This bureaucratic stratum carried and still carries out an open class war against the communes, trying to control them, strangling them and driving them down. For this reason, most communes have become “paper communes”. Even though they are present in official records, their existence on paper are not reflected in reality.
According to Angel Prado, the spokesperson for the El Maizal commune, who planted 800 hectares of corn on the south-west of the country, local Chavista leaders, and the PSUV organization are actively working to “extinguish the commune”, and they form the “main enemies” of the commune. “As communards, we have very little in common with the governing party,” says Prado.14
The new Minister of Culture and old Minister of the Communes of the Bolivarian government, Reinaldo López Iturriza, wrote a clear criticism of the Bolivarian movement in January 2016. He said:
“The fact that we have increasingly pulled back from the Communal Councils is an unmistakable sign of the bureaucratization of the Bolivarian revolution. Another unmistakable sign of the same phenomenon is the growing unease of the political bureaucracy at the fact that it cannot ‘control’ the communal councils.”15
Iturriza quotes the PSUV’s 3rd Congress in July 2014 as no longer saying that communal councils form the primary domain of revolutionary politics, and that communal councils have never been included in the Congress Declarations, and that the newly established Bolivar Chavez Units have been replaced in the place of them. Without a doubt, political bureaucracy, who had their hands freed by the early death of Chavez, have played an important role in these decisions. As so often happens, while the photos of the Leader remain in the store, his ideas are silently thrown out.16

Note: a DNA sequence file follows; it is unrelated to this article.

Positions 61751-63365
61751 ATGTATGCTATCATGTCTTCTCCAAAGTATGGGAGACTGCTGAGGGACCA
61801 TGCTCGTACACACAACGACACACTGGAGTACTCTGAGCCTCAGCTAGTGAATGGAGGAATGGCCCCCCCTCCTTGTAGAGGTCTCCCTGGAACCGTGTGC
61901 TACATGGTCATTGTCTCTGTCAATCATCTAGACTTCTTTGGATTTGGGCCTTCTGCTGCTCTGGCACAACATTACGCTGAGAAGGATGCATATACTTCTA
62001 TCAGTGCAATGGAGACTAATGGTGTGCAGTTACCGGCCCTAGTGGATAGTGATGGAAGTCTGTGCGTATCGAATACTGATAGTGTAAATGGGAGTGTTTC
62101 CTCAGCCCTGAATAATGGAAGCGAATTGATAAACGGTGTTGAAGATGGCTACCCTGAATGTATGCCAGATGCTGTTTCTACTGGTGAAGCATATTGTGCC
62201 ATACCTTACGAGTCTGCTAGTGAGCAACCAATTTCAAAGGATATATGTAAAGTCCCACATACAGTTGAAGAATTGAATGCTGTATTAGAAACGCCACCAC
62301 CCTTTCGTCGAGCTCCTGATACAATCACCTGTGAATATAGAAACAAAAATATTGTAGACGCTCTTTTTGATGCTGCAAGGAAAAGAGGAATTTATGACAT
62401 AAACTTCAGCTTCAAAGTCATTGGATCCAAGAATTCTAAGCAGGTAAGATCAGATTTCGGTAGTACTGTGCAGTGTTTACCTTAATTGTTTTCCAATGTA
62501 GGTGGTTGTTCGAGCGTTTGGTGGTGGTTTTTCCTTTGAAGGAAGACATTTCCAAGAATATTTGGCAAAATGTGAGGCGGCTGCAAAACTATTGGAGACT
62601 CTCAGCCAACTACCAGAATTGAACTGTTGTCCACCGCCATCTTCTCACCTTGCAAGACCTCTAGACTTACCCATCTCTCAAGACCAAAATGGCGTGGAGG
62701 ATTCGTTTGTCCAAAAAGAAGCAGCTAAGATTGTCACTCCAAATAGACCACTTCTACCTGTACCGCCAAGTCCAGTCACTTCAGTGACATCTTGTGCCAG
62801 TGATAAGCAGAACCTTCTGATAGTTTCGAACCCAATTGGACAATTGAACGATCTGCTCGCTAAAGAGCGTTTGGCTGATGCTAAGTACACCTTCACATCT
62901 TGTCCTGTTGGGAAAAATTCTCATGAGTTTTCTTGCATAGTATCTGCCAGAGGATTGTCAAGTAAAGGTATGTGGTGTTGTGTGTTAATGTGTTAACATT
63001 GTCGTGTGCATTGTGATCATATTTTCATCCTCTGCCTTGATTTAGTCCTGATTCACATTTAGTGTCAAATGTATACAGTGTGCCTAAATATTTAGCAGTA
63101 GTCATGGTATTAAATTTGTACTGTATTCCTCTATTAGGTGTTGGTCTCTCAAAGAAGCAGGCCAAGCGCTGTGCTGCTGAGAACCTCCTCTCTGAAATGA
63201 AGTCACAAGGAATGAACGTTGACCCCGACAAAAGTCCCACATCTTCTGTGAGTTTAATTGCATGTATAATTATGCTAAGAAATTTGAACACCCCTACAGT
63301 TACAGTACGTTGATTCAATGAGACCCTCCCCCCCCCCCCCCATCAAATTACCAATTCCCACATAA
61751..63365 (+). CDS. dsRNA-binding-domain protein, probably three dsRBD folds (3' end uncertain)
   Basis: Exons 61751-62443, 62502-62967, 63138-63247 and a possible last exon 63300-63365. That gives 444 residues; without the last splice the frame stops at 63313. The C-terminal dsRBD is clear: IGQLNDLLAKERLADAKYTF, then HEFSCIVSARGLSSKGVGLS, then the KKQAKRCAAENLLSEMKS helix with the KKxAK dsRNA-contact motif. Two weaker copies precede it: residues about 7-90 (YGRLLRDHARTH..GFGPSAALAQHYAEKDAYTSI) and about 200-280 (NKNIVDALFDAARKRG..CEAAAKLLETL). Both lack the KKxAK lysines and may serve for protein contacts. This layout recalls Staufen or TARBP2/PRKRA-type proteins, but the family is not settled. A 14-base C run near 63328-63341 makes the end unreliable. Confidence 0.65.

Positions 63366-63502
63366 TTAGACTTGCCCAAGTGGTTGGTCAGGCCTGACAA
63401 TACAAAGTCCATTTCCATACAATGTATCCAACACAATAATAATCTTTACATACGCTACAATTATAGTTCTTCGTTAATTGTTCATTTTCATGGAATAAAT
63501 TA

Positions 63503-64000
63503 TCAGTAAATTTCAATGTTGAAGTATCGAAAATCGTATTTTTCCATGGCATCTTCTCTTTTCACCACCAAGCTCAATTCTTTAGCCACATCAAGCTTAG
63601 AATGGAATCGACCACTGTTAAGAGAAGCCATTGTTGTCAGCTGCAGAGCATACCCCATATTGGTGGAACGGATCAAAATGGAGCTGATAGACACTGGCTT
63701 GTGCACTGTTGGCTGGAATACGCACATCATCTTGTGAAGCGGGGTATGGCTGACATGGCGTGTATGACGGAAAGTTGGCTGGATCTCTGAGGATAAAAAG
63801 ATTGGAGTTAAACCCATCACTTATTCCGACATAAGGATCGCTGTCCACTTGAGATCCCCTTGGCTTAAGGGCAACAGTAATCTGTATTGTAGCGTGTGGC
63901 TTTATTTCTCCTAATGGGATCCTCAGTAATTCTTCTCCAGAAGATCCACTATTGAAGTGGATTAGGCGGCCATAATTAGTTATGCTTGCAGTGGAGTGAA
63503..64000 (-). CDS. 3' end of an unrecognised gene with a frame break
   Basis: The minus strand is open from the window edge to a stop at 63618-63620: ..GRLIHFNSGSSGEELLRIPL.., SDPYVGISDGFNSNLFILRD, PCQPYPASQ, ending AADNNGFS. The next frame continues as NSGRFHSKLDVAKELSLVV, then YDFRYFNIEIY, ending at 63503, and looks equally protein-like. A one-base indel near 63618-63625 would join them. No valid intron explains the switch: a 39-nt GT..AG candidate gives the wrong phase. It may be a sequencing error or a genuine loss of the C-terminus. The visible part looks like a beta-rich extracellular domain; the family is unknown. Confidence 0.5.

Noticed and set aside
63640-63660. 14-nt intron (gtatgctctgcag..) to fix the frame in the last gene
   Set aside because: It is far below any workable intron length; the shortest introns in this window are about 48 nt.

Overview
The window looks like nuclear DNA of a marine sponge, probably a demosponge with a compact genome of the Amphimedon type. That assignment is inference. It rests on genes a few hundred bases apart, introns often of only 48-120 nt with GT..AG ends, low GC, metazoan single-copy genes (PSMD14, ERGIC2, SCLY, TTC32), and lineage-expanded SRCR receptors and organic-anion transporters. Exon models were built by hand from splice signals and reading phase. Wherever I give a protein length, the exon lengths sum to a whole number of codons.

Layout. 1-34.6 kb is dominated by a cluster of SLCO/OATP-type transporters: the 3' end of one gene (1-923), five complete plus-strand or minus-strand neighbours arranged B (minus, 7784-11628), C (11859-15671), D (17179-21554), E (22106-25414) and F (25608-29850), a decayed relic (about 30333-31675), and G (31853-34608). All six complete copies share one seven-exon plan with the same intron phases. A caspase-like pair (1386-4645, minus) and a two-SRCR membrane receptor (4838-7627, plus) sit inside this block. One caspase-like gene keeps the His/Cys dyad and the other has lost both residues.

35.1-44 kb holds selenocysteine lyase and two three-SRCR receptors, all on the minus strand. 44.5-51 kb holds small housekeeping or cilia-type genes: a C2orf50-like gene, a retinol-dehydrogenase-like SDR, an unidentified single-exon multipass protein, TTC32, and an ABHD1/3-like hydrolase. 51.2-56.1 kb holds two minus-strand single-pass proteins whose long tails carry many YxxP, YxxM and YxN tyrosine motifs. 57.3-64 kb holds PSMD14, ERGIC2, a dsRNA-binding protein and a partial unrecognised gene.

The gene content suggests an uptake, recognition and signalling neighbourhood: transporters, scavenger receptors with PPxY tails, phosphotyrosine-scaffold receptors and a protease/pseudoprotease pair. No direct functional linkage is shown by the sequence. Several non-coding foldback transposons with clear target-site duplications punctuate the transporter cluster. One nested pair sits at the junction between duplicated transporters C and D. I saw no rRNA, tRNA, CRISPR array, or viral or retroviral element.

It was not for nothing that Chavez said, “A governor must be the facilitator of the people’s power, not the one who steals the power of the people.”17
Briefly, during the Bolivarian Process, the new popular political forms, which were first elevated by Bolivarian circles and cooperatives, then by communal councils and finally communes, were not able to overthrow the bureaucratic superstructure of the state apparatus and become the dominant form, but on the contrary, under the pressure of the bourgeois state, they were fused with it.
The communal councils and communes did not rule the governors, but the governors constantly intervened in these democratic public bodies and ruled them from behind the scenes.
Hence, Chavez’s theory of a “communal state” did not emerge alive from the ‘acid’ of this experience.
On the other hand, the “communal economy” could not resist the economic sabotage of the US and groups representing local capital.
The economic construction of Bolivarian socialism also envisaged, like the construction of the communal state, a construction “from below” involving parallel structures without entering into open conflict with the dominant bourgeois class. Chávez argues that Marx’s scientific socialist methods, based on industrialized European countries, are unable to analyze an oil-based economy such as Venezuela’s. According to him, socialism in Venezuela would take the form of petro-socialism. The wealth of the country’s oil resources would be the basis for the establishment of the socialist industry.18
Chavez hoped to transcend capitalist production in this way, without clashing with the capitalist oligarchy. Whereas capital dominates as a form, does not leave room for other forms of ownership in the economy, but subordinates them to itself. Unless economic power is wrested from the hands of the bourgeoisie, and without socialist production prevailing in the commanding heights of the economy, we cannot speak of even socialist construction, let aside socialism.